It’s 10:30p.m. After making my way to the front of a snaking Immigration line, I inform the official that I will only be in London for 10 hours.
He waves me through.
My body is weary from traveling through three cities and two continents within the last 24 hours. I spend the next 20 minutes schlepping my suitcase up and down various escalators and ramps, until I arrive at a bus, which will take me to Terminal 4.
After that, it’s just a short elevator ride to my home for the evening: London Heathrow’s Yotel.
The futuristic, purple LED-lit hotel is tucked away into the upper corner of the terminal and just five generous steps from a pub. Fashioned after Japan’s capsule hotels, guests can rent mini-cabins equipped with all the standard hotel room accoutrements by the hour.
Not only are Yotels popping up in airports, but they're slowly springing up in city centers, too. In addition to the Heathrow Yotel, there are Yotels at Gatwick (the first), Amsterdam’s Schiphol airport and steps away from Times Square in New York City. The Yotel brand is currently eyeing both Paris and Abu Dhabi for furtherer expansion.
Yotel’s creators, Simon Woodroffe (Yo! Sushi) and Gerard Greene, sought to offer the luxury of first-class airline travel in cushy, miniature cabins with their hotel chain. They succeeded. And no one can more appreciate their efforts than economy travelers: those who have glared at card-carrying elite airport club-lounge members with envy, wishing they too had the opportunity to get a hot shower, rid themselves of ‘travelers’ film’ and continue their journey in comfort and cleanliness, rather than pastiness and paleness.
I was thrilled to take advantage of that. It was an added bonus that I could spend the 9 hours before an early a.m. flight to NYC bundling myself up in fluffy white towels, catching up on nighttime British soap operas and resting in a comfortable bed covered in crisp, white sheets.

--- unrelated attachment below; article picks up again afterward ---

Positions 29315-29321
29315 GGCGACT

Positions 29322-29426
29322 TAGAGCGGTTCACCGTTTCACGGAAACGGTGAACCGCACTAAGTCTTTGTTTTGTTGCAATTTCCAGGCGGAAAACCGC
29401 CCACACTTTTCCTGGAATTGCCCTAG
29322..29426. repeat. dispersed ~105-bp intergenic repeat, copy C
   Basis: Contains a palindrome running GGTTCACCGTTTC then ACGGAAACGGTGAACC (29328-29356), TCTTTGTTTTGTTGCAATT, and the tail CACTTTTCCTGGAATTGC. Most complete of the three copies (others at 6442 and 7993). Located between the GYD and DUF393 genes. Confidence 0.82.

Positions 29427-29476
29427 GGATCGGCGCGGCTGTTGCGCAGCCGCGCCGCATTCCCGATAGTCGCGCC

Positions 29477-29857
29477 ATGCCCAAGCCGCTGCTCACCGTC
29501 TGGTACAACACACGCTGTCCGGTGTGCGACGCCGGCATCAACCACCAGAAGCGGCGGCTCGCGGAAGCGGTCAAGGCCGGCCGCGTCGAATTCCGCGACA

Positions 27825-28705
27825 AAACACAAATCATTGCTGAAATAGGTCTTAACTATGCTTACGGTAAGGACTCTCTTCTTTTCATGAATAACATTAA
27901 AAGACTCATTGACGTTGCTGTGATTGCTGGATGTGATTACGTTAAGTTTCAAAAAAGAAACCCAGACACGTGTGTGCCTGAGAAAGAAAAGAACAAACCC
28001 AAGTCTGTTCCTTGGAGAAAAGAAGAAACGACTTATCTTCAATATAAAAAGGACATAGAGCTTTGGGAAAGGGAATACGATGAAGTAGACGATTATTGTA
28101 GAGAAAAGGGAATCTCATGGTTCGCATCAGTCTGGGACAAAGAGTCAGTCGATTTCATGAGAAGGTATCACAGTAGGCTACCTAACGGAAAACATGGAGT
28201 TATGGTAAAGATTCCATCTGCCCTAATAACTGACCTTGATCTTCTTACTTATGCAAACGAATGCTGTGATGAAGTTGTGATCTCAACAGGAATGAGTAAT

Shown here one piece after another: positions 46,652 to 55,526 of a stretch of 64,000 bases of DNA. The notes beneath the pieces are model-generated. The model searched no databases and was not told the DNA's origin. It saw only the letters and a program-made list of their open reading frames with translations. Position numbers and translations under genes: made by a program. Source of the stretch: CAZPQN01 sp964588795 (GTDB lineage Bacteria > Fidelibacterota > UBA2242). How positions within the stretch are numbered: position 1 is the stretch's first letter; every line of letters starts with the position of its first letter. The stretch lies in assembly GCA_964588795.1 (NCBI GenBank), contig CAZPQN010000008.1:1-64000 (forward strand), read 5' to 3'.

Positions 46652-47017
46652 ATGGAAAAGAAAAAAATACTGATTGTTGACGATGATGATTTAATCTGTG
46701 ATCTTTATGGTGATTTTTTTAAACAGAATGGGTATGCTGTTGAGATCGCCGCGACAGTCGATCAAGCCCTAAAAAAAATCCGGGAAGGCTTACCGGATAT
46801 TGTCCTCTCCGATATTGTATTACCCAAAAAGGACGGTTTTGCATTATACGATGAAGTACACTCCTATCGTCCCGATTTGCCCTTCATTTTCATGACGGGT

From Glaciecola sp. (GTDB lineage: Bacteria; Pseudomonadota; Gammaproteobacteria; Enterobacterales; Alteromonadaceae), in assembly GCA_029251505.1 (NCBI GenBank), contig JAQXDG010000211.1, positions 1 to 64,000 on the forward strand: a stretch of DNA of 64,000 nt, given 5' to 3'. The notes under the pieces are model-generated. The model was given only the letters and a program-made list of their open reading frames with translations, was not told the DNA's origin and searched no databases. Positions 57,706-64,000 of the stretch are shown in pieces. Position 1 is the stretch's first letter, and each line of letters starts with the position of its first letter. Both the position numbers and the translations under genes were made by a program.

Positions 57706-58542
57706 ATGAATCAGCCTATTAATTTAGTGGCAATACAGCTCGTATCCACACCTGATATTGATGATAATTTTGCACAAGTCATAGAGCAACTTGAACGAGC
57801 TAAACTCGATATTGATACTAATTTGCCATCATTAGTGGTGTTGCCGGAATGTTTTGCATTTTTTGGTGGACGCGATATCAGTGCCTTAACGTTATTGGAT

Rooms at the Yotel are available to book from 4-24 hours, or more.
Hairdryers, shower caps and alarm clocks are available at the check-in counter. A 24-hour kitchen, which revamped its menu at the start of 2012, guarantees cabin delivery within 15 minutes. Menu highlights include vegetarian Singapore noodles, Paninis and tostis, Ben & Jerry’s ice cream and lagers and Shiraz, should you need help slipping into a peaceful slumber. While Wi-Fi works in the cabins, there are additional computer workstations outside the Yotel entrance, across from the pub mentioned earlier.
I opted for the Premium cabin, which is roomier than the Standard. A Premium cabin comes with a moving double bed (buttons on a side control panel can be used to extend the bed, as well as command all the cabin’s lighting) and luxury sheets. It has a monsoon power shower with body wash and towels, a TV and workstation, as well as under bed luggage space within its 10sqm (110sqft) area. 10 hours costs: £101.50 (approx. $159).
Standard rooms have large bunk-style beds, also with luxury sheets, monsoon shower, body wash, towels, a TV and workstation. Suitcases can be stored in overhead racks and the rooms measure 7sqm (75sqft). 10 hours costs: £79.00 (approx. $124). Cabin walls are a bit thin, and guests come in and out at all hours, so light sleepers should take advantage of the complimentary earplugs provided—I slept soundly, unplugged.
London has a lot to offer travelers this year. Events for the Queen’s Diamond Jubilee, celebrating her 60-year reign, and the Olympics, which kick off on July 27th, will dominate the summer calendar. Should you not be able to find or afford accommodation in the city center, the Yotel makes for a great B-plan.
And, for those who long to complete a laborious journey fresh-faced, and sans flight filth, the Yotel offers hot showers, clean and comfy beds, delicious food delivered within 15 minutes and bad - it’s so good - British TV programming.
Travel tip shared by wanderlustwrtng